Due to a decline of the importance of primary and secondary sectors, product-service systems strategies become crucial in order to align to the changing society, which gets more service-based.7 “A product service-system is a system of products, services, networks of ‘players’ and supporting infrastructure that continuously strives to be competitive, satisfy customer needs and have a lower environmental impact than traditional business models.“8

3.1 Classification of Product-Service Systems

To have a more differentiated view on product-service systems, the following figure illustrates the three main categories of Product-Service Systems:

Abbildung in dieser Leseprobe nicht enthalten

Figure 3: Classification of Product-Service Systems (Reference: Tukker (2004) p. 248)

The first main category is product-oriented services. The product itself has a dominant role here and furthermore some additional services are offered.

Use-oriented services represent the second main category. Again, the product has an important role and its ownership remains with the provider. Therefore the provider can offer the product in different variations to several customers.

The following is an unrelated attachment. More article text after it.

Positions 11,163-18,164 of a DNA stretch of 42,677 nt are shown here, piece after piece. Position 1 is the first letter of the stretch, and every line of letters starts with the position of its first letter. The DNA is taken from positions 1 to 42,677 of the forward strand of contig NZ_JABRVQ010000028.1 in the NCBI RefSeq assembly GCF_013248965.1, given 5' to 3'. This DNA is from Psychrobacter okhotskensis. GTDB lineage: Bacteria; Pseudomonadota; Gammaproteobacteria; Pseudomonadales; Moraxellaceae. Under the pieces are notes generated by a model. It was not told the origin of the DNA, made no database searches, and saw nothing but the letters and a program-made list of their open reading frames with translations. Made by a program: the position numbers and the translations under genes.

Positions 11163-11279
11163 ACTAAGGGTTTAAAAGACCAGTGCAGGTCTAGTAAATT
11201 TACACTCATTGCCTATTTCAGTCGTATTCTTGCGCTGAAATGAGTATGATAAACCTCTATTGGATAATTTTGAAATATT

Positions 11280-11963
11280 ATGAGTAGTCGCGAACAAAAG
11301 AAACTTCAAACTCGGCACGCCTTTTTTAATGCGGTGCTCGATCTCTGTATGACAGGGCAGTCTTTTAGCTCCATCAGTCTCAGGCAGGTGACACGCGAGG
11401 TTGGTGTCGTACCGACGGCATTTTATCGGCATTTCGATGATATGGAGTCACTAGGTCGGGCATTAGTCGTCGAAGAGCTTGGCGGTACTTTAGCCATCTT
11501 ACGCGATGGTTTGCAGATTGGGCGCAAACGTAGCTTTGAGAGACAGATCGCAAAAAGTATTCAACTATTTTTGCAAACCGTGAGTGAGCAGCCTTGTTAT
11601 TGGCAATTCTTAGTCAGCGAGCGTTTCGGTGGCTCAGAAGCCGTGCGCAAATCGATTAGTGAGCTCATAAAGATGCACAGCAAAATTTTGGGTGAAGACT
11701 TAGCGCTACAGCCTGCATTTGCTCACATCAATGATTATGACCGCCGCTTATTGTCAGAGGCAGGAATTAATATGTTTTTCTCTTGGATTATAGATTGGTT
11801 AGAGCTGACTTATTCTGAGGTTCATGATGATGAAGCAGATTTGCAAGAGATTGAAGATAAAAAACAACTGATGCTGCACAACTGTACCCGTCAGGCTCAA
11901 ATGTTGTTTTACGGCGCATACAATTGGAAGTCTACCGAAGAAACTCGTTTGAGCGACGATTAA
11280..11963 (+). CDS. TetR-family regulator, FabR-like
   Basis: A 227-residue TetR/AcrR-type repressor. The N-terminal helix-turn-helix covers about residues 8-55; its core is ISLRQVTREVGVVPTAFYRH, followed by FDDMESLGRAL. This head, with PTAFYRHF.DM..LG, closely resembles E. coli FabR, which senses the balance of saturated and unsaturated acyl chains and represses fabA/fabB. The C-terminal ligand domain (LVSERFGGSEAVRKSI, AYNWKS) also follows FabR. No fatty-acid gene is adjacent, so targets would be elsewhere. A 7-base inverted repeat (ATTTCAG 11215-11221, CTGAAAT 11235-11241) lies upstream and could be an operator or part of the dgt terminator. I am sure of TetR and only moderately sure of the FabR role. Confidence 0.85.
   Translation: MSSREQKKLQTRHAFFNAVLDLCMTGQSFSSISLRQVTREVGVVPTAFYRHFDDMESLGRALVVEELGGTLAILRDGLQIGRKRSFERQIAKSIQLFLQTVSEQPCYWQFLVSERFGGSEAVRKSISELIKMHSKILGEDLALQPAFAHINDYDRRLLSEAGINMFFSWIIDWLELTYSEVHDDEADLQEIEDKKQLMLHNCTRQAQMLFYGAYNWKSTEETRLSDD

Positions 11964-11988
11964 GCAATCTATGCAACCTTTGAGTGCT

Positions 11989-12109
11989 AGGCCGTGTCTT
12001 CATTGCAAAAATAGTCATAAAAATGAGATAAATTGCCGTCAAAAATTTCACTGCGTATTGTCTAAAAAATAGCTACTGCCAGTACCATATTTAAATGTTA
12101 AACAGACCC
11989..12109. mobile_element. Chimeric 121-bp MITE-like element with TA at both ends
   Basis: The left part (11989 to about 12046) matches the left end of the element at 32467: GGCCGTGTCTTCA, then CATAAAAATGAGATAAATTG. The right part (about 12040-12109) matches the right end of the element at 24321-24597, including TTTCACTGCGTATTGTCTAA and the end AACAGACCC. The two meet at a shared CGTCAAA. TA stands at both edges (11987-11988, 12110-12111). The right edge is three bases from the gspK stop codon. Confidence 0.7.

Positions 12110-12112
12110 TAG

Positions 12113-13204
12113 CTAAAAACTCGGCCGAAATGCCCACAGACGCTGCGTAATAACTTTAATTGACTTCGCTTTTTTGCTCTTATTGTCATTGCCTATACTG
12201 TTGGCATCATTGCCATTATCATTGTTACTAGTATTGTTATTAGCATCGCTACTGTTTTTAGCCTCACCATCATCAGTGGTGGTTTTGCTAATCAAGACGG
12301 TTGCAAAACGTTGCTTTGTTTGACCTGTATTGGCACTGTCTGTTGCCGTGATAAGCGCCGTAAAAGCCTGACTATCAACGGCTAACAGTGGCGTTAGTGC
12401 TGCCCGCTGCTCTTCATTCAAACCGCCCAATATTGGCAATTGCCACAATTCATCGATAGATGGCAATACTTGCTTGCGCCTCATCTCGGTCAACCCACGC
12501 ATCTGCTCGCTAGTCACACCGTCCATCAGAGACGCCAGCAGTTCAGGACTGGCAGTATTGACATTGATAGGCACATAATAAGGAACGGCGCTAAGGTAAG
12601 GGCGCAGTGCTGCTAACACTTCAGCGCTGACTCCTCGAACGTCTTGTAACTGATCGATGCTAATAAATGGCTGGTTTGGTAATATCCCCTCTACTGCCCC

Finally, the last main category is result-oriented services. There is no predetermined product involved. Furthermore the provider and customer agree on a specific result.9

3.2 Servitization and Product-Service Systems

“Servitization is the innovation of an organizations capabilities and processes to better create mutual value through a shift from selling product to selling PSS.’’10

Referring to this definition, servitization is the shift of business models. Product-service systems need to be offered and sold, in order to keep up with this shift and the increasing competition. Thus value-in-use can be generated.11

3.3 Value Creation of Product-Service Systems

As in the section above discussed, servitization plays a crucial role in product-service systems. The service-logical change implies a realignment of value creation. Owing to an intense individuality of services, the customer participates in the creation of the value proposition. Furthermore, the customer determines how the communication between him and the provider is executed.12

In the following figure the servitization influenced transition of value creation is depicted.

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Figure 4: Servitization influenced transition of value-creation (Reference: Weiß P. (2017))